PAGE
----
One of the frontrunners to be the next leader of the Labour party has said the party needs to change the perception it is on the side of “people who want something for nothing”.
Andy Burnham also echoed the position of Labour’s interim leadership in backing the Conservatives’ proposal to cut the level of the government’s new benefit cap.
“I was talking about an impression on the doorstep and there is that feeling, some people say, that Labour want to be soft on people who want something for nothing. We’ve got to be honest about that. That is a feeling that’s out there, that was still being replayed at this election,” he said.
Mr Burnham said he would consider using discretionary housing payment to ameliorate poverty thought to be caused by the lower cap.
Labour's support for reducing the cap comes despite earlier warnings from charities and researchers that it was already responsible for increasing homelessness and putting "children on the breadline".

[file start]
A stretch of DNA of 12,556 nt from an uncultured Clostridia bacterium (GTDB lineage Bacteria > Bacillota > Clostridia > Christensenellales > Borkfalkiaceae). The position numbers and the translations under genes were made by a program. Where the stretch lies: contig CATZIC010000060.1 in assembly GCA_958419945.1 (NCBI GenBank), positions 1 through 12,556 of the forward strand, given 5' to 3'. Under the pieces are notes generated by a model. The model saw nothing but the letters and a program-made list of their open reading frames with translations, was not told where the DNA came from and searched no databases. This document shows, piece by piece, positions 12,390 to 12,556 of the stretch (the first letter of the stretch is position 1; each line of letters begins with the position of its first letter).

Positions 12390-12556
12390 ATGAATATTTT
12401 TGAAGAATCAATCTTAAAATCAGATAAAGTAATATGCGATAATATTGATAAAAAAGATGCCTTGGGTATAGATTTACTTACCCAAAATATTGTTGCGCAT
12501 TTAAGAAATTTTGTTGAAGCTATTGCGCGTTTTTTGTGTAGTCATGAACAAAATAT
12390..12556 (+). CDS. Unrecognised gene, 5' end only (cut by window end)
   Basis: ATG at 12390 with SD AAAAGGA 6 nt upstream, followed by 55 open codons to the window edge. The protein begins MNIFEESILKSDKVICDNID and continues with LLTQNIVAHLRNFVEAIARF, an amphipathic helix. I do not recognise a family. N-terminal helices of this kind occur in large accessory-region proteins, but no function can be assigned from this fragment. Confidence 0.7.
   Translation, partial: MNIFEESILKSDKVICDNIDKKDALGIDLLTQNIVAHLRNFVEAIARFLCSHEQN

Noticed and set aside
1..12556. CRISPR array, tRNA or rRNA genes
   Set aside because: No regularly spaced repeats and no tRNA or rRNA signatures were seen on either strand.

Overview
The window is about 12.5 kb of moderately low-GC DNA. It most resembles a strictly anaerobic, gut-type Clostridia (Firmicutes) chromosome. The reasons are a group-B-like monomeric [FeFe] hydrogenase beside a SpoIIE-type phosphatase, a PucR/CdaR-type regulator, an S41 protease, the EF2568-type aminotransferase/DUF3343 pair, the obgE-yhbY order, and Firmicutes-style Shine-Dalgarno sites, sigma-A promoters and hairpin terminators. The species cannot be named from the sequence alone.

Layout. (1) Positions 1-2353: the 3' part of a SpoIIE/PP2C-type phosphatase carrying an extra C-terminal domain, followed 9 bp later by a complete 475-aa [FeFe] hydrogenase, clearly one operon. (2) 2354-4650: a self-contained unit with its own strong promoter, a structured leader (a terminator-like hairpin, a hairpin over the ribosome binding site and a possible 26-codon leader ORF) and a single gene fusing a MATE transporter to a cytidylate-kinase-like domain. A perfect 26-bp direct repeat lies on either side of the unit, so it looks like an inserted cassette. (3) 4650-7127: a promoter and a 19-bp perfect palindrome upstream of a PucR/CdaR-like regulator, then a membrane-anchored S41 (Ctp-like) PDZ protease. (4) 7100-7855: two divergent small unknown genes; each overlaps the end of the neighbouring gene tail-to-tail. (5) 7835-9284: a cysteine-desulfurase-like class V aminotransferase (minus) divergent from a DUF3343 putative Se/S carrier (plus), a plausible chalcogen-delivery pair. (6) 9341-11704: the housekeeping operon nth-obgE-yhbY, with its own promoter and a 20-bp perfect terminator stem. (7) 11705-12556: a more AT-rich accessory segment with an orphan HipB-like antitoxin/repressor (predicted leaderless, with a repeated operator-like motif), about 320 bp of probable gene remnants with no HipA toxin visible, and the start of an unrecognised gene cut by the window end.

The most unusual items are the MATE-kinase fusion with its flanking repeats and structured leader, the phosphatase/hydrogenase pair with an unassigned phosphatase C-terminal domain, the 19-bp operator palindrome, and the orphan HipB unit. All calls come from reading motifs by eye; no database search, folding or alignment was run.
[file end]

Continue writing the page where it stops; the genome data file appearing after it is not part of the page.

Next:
The intervention came at a speech at auditors Ernst & Young in London where Mr Burnham sought to shore up his business credentials.
He also told attendees that Labour should champion what he called “wealth creation”, by which he meant business and entrepreneurship.
The former health secretary is perceived as being the candidate in Labour’s leadership election with the most support from the left wing of the party.
On the same day Caroline Flint, who is running for the deputy leadership of the party, reportedly told The Sun newspaper that some benefit claimants needed a “kick up the backside”.
The winner of Labour’s leadership contest will be announced in September this year. The current candidates are Andy Burnham, Liz Kendall, Yvette Cooper, and Mary Creagh.
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